Sea-level increases for Florida
Global warming was back in the news recently with an updated report by the federal government’s Global Change Research Program warning that action is required now “to avoid substantial damages to the U.S. economy, environment, and human health and well-being over the coming decades.” The report has a few Florida-specific impacts.
The Fourth National Climate Assessment report says we’re going to see heavier rainfall, more hot days, fewer cold days, and an increase in sea-level. A NOAA scientist associated with the report has noted that Florida has even seen an increase in “sunny day flooding” caused by king tides in South Florida.
The report says that “the evidence of human-caused climate change is overwhelming and continues to strengthen, that the impacts of climate change are intensifying across the country, and that climate-related threats to Americans’ physical, social, and economic well-being are rising.”
The evidence: the U.S. is 1.8 degrees warmer on average than it was 100 years ago, with sea levels 9 inches higher on average and growing. The report says that “Florida alone is estimated to have a 1-in-20 chance of having more than $346 billion (in 2011 dollars) in property value … below average sea level by 2100.”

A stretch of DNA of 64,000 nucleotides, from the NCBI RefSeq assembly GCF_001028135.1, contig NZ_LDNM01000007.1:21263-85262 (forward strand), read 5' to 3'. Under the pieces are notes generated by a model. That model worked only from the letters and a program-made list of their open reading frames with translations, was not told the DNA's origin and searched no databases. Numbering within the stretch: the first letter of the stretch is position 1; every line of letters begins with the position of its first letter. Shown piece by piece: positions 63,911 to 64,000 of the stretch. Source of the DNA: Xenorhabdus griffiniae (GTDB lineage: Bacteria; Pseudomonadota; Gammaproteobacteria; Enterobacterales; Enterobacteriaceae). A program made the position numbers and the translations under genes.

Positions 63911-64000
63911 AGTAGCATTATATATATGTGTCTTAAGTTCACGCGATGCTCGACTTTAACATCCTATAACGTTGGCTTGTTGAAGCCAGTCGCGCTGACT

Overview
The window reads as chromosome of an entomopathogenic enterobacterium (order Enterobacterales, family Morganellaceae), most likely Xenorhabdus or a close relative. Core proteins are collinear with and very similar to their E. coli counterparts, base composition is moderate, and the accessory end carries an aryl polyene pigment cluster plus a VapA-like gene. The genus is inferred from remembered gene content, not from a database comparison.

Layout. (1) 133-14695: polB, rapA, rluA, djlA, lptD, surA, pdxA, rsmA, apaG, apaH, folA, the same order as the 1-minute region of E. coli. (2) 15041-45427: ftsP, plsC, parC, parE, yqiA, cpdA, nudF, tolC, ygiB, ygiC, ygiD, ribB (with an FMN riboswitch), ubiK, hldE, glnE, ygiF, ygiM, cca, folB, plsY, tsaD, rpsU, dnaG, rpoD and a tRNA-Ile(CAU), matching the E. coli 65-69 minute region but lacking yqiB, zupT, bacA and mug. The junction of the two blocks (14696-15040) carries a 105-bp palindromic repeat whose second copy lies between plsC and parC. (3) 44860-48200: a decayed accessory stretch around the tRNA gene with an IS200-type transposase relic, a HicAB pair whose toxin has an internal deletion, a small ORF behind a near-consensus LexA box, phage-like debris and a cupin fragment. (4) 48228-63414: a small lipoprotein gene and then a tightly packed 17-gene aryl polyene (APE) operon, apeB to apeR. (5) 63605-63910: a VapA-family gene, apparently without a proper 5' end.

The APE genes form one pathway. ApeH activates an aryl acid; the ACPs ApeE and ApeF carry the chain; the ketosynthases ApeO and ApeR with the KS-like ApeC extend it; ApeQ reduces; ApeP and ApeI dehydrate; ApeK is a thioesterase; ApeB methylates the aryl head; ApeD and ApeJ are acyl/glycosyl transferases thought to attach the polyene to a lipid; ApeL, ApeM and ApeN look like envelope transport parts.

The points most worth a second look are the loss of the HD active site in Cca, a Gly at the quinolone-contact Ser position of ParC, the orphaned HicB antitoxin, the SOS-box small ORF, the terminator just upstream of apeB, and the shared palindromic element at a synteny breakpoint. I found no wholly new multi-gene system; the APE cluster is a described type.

Contrast this to a report last year by NOAA, in conjunction with the South Florida Water Management District, which said Florida sea levels are indeed rising (up to 17 inches higher by the year 2030, in a mid-range projection) but that why it’s happening and whether it will continue, remain unknown.
A 2015 state law (SB 1094 by Senator Brandes) requires coastal governments consider impacts of sea-level rise in their redevelopment planning. The Southeast Florida Regional Climate Change Compact, created in 2010 by Broward, Miami-Dade, Monroe, and Palm Beach counties and now includes 35 local governments is examining ways to mitigate the impacts. The Tampa Bay Regional Resiliency Coalition was formed this year to do likewise in Florida’s most vulnerable area for storm surge.
Last week the Florida Conservation Voters called on state legislative leaders to create a joint select committee on climate change.